High Blood Pressure Medications – Between 10 and 20 percent of people living with hypertension are considered resistant to medication – meaning their high blood pressure isn’t responding to medication.
“Resistant hypertension is when a patient has uncontrolled blood pressure despite taking three medications… or when their blood pressure is under control while on four medications,” says Suhash Patel, DO, a cardiologist with the Heart & Vascular Institute at St. Vincent’s Medical Center.
If you fall into this category, you could be at risk of long-term complications such as stroke or heart issues.
But, can anything be done? Dr. Patel explains what causes resistant hypertension and the options for treatment.
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Secondary hypertension is a contributing factor
Most individuals with resistant hypertension have underlying conditions that cause secondary hypertension.
These can include:
- Kidney disease
- Excess of aldosterone or adrenaline hormones
- Narrowing of arteries that supply the kidneys
- Cushing’s syndrome
- Sleep apnea
But, it’s not just about underlying conditions
But, it’s not just about underlying conditions.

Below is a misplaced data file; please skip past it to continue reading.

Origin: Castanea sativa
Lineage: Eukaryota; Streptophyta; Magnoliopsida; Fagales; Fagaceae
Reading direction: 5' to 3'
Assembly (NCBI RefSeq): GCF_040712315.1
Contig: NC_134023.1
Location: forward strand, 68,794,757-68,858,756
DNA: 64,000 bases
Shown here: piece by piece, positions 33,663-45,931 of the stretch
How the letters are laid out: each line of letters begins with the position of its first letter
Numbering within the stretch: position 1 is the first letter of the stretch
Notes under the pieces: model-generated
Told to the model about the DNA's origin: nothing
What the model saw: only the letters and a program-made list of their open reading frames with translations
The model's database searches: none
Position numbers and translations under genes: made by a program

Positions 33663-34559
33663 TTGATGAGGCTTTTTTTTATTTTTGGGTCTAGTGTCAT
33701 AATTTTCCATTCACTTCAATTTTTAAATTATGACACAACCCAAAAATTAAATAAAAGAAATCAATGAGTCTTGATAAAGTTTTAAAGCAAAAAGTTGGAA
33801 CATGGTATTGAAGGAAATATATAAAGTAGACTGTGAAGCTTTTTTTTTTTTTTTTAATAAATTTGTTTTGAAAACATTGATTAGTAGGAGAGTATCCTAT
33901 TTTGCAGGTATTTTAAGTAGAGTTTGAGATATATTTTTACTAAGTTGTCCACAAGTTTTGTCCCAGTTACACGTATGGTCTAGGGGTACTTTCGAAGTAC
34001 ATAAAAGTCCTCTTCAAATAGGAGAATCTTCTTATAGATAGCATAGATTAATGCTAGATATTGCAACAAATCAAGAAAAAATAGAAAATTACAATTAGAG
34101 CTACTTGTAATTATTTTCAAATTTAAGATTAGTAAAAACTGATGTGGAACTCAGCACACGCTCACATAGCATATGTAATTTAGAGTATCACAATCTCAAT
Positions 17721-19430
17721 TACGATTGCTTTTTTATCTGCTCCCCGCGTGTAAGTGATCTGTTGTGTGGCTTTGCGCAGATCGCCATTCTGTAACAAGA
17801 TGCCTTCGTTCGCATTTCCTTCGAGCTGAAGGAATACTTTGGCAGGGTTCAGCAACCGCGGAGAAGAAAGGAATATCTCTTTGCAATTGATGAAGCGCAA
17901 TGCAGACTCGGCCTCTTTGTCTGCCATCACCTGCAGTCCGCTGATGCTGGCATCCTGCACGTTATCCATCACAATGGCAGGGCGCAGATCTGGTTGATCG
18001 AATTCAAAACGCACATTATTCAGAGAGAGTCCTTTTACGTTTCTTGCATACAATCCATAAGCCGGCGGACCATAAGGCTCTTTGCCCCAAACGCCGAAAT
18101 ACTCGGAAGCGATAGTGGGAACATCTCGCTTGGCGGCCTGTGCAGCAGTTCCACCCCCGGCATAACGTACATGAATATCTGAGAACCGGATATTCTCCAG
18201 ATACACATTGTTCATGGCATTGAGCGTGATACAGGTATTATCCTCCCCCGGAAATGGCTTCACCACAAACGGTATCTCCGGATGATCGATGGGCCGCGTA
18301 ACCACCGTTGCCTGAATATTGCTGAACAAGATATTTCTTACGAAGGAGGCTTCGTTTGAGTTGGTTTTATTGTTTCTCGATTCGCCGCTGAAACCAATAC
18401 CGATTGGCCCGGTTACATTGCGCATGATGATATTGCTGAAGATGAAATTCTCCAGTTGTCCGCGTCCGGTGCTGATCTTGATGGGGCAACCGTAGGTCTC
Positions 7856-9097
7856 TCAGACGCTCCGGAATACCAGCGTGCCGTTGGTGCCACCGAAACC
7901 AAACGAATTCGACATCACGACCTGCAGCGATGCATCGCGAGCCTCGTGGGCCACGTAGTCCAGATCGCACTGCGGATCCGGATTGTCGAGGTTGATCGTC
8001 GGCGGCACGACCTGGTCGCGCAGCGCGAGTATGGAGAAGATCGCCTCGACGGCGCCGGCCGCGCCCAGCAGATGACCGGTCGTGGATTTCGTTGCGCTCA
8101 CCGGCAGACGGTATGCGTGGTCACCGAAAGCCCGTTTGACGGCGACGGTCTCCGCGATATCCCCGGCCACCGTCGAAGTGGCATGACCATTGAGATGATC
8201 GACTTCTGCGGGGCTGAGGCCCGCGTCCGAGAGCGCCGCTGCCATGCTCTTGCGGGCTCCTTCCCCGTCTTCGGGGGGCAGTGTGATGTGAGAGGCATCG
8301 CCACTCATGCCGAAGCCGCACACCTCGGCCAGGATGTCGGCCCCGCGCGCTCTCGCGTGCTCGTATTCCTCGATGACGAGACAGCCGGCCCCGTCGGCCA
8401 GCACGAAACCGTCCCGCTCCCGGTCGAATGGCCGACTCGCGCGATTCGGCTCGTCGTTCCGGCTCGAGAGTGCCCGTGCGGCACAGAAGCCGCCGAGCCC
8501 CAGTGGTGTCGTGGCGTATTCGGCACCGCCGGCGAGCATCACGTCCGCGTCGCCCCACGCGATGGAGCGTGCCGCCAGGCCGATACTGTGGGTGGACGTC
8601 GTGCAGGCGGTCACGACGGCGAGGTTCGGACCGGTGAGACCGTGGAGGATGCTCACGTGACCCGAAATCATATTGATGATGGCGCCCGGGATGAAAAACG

Around 50 percent of those with resistant hypertension have “pseudo-resistance,” which means that outside factors are having an effect. Some examples of factors that may impact blood pressure management include:
- White coat effect (higher blood pressure at the doctor’s office due to stress or anxiety)
- Not taking medication as directed
- Non-optimal dosages or types of blood pressure medication
- Poor blood pressure technique
“Often, these patients also have external factors such as psychosocial stressors, alcohol or substance abuse, and other prescription or over-the-counter medications that can elevate their blood pressure,” Dr. Patel says.
How do you treat resistant hypertension?
The good news is that resistant hypertension can be treated and ultimately reversed with guidance from a doctor.
“If the patient has a secondary cause of resistant hypertension we can treat the underlying condition to normalize blood pressure,” Dr. Patel says. “However, for most, it is often about medication compliance, lifestyle changes with diet, exercise, weight loss, and controlling psychosocial factors that may play a role.”
What should I do if I think I have resistant hypertension?
Your primary care doctor can determine if you are considered truly resistant. The criteria for diagnosis are:
- Taking three different blood pressure medications at the maximum tolerated dose
- One medication is a diuretic
- Blood pressure remains above goal (130/80)
Your doctor may refer you to a specialized resistant hypertension clinic like one in Fairfield.
“The goal of the clinic is to normalize blood pressure either with medication adjustment, lifestyle changes, or addressing and treating a secondary cause,” Dr. Patel says.
Beyond cardiologists, the clinic has nephrologists and endocrinologists to assess your kidneys and hormone levels.